After the financial crises put free market evangelism on the defence, the message of 21st socialism has found increasing resonance across Latin America and abroad. The Triumph of Politics gives a comparative and historical overview of the governments of Hugo Chavez, Evo Morales and Rafael Correa at a time of deep divisiveness and political conflict in the region. Hassan Akram finds the book to be timely and important read, although he argues some of the political science concepts did not always suit the cases presented.

The Triumph of Politics: The Return of the Left in Venezuela, Bolivia and Ecuador. George Philip and Francisco Panizza. Polity Books. September 2011.

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The Washington Consensus, that quasi-religious mantra of “liberalisation, privatisation and de-regulation”, is not doing too well at the moment.  As the collapse of the sub-prime mortgage market in the USA turned into a full-blown global financial crisis, the aggressive defenders of free markets have found themselves on the back foot. Thus George Philip and Francisco Panizza’s The Triumph of Politics, an account of the failure of the “Miami Consensus” (the tropical latino variant of neo-liberalism), is a particularly timely work.

Philip and Panizza focus on the “high politics” of Venezuela, Bolivia and Ecuador. Against the background of structural economic failure Presidents Chávez, Morales and Correa employed a variety of strategies to break with the ideological hegemony of “market democracy”. Their alternative, the rhetorically powerful and socially popular 21st century socialism remains difficult to define — though this is precisely what the authors bravely attempt.

Hugo Chavez, President of Venezuela (middle) and Rafael Correa, President of Ecuador (right) (Courtesy of estbandid

Rather than giving us a narrative account of the progress of 21st century socialist governments, the reader receives a thematic analysis. For this reason readers will need a reasonable grounding in the politics of the region to benefit fully from the text.  They will also need patience and care. The book’s tripartite structure analyses these governments through their rise to power (using the optics of military intervention and mass protests), their consolidation (through populist rhetoric and plebiscitary politics) and their transformative strategy (via the management of resource rents and regional integration). This is not a simple story, and the authors’ diligence, attention to detail and breadth of scholarship demand attention and respect. However, despite the depth and clarity of their work the mainstream political science concepts they employ are often ill-suited to the particularity of the cases discussed, notwithstanding valiant efforts at adaptation.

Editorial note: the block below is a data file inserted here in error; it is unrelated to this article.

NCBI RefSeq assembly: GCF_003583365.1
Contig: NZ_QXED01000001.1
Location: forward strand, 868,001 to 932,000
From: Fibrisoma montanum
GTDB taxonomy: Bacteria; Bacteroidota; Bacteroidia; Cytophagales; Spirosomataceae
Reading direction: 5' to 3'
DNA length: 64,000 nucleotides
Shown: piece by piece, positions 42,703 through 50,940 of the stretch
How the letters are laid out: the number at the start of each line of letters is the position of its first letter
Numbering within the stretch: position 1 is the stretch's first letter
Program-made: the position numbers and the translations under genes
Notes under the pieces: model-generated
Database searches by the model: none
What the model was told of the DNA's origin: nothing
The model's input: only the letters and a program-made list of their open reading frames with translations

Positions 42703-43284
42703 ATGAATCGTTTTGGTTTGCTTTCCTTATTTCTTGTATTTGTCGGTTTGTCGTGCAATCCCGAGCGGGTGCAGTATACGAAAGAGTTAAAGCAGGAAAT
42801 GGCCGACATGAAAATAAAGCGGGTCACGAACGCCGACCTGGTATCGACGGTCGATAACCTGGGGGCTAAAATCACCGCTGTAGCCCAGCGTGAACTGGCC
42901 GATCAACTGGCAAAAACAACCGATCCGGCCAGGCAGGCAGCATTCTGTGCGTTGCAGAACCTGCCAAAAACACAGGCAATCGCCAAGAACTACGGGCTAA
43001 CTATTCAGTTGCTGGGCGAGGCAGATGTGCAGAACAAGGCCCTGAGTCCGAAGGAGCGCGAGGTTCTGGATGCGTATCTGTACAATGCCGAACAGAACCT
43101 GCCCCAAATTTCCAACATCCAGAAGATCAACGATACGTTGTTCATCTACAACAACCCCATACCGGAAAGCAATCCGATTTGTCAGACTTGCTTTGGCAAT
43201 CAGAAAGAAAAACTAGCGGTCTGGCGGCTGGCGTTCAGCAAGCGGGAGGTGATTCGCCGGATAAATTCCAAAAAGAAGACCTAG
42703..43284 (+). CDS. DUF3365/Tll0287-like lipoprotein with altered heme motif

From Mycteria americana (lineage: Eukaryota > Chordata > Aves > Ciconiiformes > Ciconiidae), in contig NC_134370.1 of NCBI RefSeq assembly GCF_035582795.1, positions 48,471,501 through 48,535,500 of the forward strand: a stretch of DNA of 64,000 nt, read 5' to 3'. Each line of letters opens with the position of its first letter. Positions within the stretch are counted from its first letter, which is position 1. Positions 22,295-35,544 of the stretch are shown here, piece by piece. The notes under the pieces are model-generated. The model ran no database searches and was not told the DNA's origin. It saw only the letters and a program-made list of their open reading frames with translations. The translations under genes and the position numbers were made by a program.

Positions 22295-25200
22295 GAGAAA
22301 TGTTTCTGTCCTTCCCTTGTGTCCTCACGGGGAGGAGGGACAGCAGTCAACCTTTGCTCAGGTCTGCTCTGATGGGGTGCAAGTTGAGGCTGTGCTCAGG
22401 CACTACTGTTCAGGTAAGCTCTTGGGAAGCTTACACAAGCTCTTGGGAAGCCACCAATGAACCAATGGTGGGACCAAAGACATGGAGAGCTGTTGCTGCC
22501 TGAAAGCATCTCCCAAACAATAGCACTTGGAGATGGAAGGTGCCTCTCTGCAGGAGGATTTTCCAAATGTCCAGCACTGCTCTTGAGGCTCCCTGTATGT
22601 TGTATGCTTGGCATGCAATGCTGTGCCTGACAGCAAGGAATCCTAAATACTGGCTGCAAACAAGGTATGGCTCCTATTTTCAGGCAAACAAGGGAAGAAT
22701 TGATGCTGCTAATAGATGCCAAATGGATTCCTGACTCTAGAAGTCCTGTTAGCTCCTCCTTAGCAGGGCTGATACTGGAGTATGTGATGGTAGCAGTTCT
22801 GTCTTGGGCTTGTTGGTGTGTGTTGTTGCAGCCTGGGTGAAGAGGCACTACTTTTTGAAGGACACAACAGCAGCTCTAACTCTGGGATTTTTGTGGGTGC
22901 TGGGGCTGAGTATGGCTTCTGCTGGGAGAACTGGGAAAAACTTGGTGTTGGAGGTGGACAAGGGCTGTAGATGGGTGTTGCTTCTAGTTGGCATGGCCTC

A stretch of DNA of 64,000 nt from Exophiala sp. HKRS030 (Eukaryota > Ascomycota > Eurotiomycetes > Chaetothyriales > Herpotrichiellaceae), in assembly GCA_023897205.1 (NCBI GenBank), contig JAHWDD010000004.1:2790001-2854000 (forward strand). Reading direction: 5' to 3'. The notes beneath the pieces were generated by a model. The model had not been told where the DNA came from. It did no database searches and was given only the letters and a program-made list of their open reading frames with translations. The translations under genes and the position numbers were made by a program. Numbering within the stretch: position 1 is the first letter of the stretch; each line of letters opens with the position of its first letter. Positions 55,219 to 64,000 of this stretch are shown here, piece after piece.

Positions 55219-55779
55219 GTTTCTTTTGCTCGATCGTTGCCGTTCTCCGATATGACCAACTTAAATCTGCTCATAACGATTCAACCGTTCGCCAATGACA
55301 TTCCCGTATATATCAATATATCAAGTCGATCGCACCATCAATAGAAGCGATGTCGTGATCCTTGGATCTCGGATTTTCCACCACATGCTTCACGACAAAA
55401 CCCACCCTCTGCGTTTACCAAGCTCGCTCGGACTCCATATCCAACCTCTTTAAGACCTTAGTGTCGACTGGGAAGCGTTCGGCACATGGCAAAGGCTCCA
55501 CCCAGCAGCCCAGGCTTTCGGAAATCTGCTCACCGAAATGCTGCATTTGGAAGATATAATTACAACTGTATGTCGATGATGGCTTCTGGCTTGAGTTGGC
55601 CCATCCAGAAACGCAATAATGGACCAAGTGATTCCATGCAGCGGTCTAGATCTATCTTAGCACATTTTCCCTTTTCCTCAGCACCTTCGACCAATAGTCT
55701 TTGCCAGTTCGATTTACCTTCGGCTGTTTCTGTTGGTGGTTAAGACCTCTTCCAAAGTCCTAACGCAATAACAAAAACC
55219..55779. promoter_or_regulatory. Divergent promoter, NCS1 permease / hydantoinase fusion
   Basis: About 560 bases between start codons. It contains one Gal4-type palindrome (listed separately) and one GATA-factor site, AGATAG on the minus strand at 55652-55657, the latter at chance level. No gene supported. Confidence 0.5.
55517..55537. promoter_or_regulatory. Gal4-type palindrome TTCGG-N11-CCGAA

Throughout the text Philip and Panizza fail to overcome a persistent disjuncture between their neat heuristic tool-kit and the rather messy reality on the ground. They start by looking at the military’s role in recent Latin American history. They neatly capture the change from a situation where the military was prepared to involve itself in front-line politics through dictatorship to one where it merely seeks to adjudicate conflicts between the different branches of the state. The idea of “military intervention without dictatorship” is certainly a powerful one, but the authors are not quite able to distinguish between various kinds of intervention. Specifically they refuse to identify a precise relationship between these interventions and the democratic process.